Over at Slate, a fascinating look at “the Bizarre Tourist Trade at Harlem’s Sunday Church Services”, which, as the author suggests, begs a few questions: 1. Is this phenomenon an encouraging one or not? That is, should we be excited that folks who never go to church are going (regardless of their reasons)? Or is it simply a(nother) depressing comment on the state of (post-, post-, post-) Christianity in Europe? 2. How authentic is the “authenticity” that’s attracting the tourists? Is that a merely codeword for squirmish racial curiosity? 3. To what extent is the Hawthorne effect at work here? Do they play to the crowd? 4. Does any of that matter? I.e. If it keeps the doors open, should we just leave it to the Spirit and accept that no one’s motivations for coming to church will ever be “pure”?
I’m inclined to think that it says a lot more about the tourists than the churches, a la the classic (and more than a little crass) Onion article “Black Gospel Choir Makes Man Wish He Believed In All That God B**S***“. Judge for yourself (ht BJ):
As the summer tourist season draws to a close in New York, so too winds down the high period for one of the more peculiar attractions the city has to offer: Sunday church services in Harlem, which bring in thousands of foreign travelers each week. While the practice has been the topic of debate for years, I discovered it only last spring, when two friends were visiting from France. In addition to a list of more traditional tourist destinations, the couple wanted to experience an old-fashioned gospel service. Though I was uncomfortable at the prospect of joining other underdressed white gawkers observing how “locals” pray, I reluctantly decided to go.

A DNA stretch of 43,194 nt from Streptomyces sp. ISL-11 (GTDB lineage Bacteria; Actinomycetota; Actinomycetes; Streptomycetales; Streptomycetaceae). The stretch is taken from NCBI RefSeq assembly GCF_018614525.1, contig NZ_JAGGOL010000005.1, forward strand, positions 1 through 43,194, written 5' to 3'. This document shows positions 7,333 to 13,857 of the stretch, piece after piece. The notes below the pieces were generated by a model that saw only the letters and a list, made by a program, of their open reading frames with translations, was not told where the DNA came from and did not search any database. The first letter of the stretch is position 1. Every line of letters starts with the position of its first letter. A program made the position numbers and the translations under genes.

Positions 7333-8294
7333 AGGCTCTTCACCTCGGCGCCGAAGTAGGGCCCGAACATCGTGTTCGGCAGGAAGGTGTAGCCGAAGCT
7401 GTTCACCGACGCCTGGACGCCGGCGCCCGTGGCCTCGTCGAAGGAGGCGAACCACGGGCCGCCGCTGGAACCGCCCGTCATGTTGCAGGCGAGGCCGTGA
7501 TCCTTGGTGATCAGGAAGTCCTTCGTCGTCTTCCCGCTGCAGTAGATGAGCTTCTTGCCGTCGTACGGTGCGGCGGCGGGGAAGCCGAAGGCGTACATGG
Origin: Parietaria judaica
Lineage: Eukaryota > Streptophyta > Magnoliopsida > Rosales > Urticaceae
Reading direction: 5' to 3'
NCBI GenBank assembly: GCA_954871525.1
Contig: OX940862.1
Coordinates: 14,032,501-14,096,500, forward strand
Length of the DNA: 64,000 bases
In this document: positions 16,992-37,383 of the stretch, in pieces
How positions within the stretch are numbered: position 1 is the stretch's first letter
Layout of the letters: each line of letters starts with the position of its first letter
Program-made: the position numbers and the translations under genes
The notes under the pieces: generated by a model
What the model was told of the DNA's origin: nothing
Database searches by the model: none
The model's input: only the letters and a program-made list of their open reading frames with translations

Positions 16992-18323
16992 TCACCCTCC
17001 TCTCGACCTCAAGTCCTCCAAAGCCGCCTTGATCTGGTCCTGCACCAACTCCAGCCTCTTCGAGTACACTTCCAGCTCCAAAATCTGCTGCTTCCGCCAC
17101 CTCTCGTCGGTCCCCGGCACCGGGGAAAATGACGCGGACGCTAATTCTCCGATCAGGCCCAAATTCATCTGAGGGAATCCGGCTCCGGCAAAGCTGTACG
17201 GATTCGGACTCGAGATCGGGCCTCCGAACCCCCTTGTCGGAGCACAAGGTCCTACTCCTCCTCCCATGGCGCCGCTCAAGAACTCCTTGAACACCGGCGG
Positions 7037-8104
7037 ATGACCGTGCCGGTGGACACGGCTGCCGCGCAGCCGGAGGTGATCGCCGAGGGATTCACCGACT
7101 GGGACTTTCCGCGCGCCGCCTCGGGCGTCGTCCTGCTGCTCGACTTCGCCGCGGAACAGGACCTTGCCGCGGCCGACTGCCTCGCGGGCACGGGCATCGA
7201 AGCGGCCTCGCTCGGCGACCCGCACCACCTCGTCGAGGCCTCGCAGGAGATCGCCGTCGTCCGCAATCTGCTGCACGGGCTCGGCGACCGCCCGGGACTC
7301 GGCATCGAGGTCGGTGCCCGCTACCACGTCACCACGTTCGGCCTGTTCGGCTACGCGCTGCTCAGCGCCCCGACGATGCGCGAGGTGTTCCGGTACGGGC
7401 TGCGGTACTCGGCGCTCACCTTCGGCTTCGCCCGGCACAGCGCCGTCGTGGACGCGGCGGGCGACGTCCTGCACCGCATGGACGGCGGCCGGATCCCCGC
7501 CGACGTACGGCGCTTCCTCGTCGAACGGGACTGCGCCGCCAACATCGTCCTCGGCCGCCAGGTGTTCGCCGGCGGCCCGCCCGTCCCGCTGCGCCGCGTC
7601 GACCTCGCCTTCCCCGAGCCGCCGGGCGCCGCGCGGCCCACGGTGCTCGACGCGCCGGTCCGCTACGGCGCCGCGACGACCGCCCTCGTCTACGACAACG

At Kelly Temple, we joined about 100 others in the church balcony, cordoned off by ropes. At the start of the morning service, the pastors and church leaders blessed us, giving a special welcome to “all the visitors today, especially those from France and Spain.” Some of the visitors stood up along with the parishioners during the more animated portions of the ceremony, even joining in the call-and-response. I have always considered prayer an intensely serious and personal act—even when conducted publicly—so witnessing the spectacle of 100-plus tourists watching over a religious ceremony from an observer’s gallery was disconcerting. But the bizarre sight made me wonder why tourists would include such stops on their itineraries and how some Harlem-based worshipers could have become so accustomed to large groups of white and Asian tourists gawking at them.
Tourists have flocked to the churches by the busloads, sometimes as part of guided tours and sometimes individually on the advice of guidebooks, hotel concierges, travel agents, and friends. Many of the churches have well-developed systems for welcoming visitors, with special greeters at the doors and prominently displayed house rules forbidding flash photography, eating, drinking, shorts, and flip-flops. Ceremonies usually start at 11 a.m., and most visitors take in the choir performance and announcement portions of the service before departing prior to the start of the sermon.
But the reason foreign visitors come to Abyssinian [Baptist Church]—sometimes by the thousands—and other churches like it is clearly to see a performance, and claims that they won’t get one ring hollow—even if services themselves are completely genuine. “Many of them come to see a church show,” said Dr. Obery Hendricks, a religion professor at the New York Theological Seminary and Columbia University. “And what is sad is that often they’re not disappointed.” Hendricks sees disturbing racial and religious implications in the church tourism circuit that ties into the “performance orientation” among both African-American churches and many evangelical churches.
Even if visitors are welcome at individual churches, there is a larger antipathy toward some of the tour buses. Williams said that, although the Chamber of Commerce works closely with some programs, tour guides are still too often filled with stereotypes and misinformation. “It’s like you’re going through a safari, and we’re the animals as you are on the bus riding by, pointing at the zebras.”